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First look

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Print this page By Paula C. Squires
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The atrium at National Harbor | Pictures by Paula Squires

With its grand opening just days away on Dec. 8, MGM National Harbor opened its doors Monday for a media sneak peak at its new $1.4 billion casino and resort on the banks of the Potomac River.  As one would expect from a Las Vegas-based entertainment company, there’s plenty of glitz and grandeur, but also touches befitting the nation’s capital.

The iconic, 18-foot-tall, gold MGM lion guards the VIP entrance while a bedazzling display of holiday decorations fill the property’s two-story, light-filled atrium just off the hotel’s main lobby. There are more than 70,000 fresh flowers ordered from a local vendor in the white, gold and silver display by artist Ed Libby, which includes giant tree sculptures, miniature fountains and giant balls.

During media tours, MGM officials allowed reporters to see much, but not all, of the property’s 1.7 million-square-foot space. It includes a 308-room hotel, 3,000-seat theater, 125,000-square-foot casino,  spa, national food hall, celebrity restaurants and the District, an 18,000-square-foot area of high-end retail shops, including the first standalone store for actress Sarah Jessica Parker.

Off limits on the tour was MGM’s 16,200-square foot ballroom, theater, spa and hotel rooms.

“We’re putting on the finishing touches,” said Patrick Fisher, executive director of hotel operations.  Fisher, who grew up in Prince Georges County, Md. where the resort is located, said “it’s an amazing feeling” to have an MGM resort in his hometown where MGM agreed to fill 40 percent of the resort’s 4,000 jobs with county residents. “I’m happy to say that we have exceeded that quota. This is not just a job; it’s a career. You could stay here for years,” he said.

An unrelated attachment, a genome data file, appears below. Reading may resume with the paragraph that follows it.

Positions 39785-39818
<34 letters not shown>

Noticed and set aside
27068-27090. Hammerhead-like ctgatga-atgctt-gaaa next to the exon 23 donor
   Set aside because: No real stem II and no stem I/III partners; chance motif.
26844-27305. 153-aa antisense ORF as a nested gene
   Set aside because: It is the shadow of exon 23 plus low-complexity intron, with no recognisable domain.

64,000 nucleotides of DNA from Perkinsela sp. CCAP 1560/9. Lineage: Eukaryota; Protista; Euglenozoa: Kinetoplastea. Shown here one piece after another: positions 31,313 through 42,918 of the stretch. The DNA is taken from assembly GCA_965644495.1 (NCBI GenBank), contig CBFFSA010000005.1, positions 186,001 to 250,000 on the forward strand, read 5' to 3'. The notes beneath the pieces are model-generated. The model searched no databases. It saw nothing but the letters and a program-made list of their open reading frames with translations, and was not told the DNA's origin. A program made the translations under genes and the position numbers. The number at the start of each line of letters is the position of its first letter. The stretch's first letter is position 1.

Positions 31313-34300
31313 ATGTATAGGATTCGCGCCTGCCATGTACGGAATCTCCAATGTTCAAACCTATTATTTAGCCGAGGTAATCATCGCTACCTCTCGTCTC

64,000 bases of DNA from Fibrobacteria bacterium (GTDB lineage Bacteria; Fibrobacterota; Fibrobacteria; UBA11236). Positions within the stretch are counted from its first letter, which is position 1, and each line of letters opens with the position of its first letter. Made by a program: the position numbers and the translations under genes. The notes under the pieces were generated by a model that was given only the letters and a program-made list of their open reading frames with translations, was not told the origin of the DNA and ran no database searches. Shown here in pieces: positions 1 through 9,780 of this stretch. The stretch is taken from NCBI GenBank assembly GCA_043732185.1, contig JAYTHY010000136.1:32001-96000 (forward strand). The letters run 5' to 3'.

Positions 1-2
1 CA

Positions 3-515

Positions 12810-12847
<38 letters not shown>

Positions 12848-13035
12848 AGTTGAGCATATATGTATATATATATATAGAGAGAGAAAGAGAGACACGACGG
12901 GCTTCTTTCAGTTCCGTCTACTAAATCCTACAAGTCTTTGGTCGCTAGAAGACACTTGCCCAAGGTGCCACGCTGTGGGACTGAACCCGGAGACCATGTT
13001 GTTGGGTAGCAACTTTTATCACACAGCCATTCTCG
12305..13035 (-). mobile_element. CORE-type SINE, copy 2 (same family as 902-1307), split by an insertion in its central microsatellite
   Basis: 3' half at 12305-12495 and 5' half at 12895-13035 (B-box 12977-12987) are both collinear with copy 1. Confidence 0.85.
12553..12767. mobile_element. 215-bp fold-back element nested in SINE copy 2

Fisher says the resort already has done run-throughs on its food and beverage operations, and he expects everything to be up and running, with the exception of a couple of retail stores, on Thursday night

MGM officials say this property is different compared to some of its Las Vegas casinos both in the amount of space devoted to outdoor terraces -- which provide striking views of the Potomac and the nation’s capital located just across the river -- and some of the custom touches that salute the greater Washington, D.C. area.

For instance, the Felt Bar and Lounge just off the casino area was designed to mimic the look of the National Archives in Washington. Candles glimmer from open-inset type boxes on the exterior, with the bar leading to areas of plush interior seating and an outside terrace. Patrons will be able to enjoy table-side cocktail service from one of the Felt’s cocktail carts, said Jordan Coppolla, the bar’s general manager. 

Art is evident throughout the resort. At the entrance leading into the casino is Portal, an elaborate iron sculpture by none other than Bob Dylan, the folksinger who recently won a Nobel Prize in literature.   MGM commissioned the work, which includes different types of scrap metals.

The resort’s 3,300 slots machines are outfitted with USB outlets, so people can recharge their cellphones while gambling. The casino definitely gives off a Las Vegas vibe with crystal chandeliers, marble bars and plenty of neon.

MGM officials made clear that MGM National Harbor is more than a casino. Gaming operations provide about 38 percent of the entertainment company’s overall revenue, with tourist business and conventions an important revenue generator as well.  Fisher said MGM has been collaborating with Old Town Alexandria, located just across river from the resort by water taxi, and Northern Virginia on potential events.

Opening festivities continue with an 11 a.m. press conference on Thursday, and the resort’s opening to the public at 11 p.m. that night.

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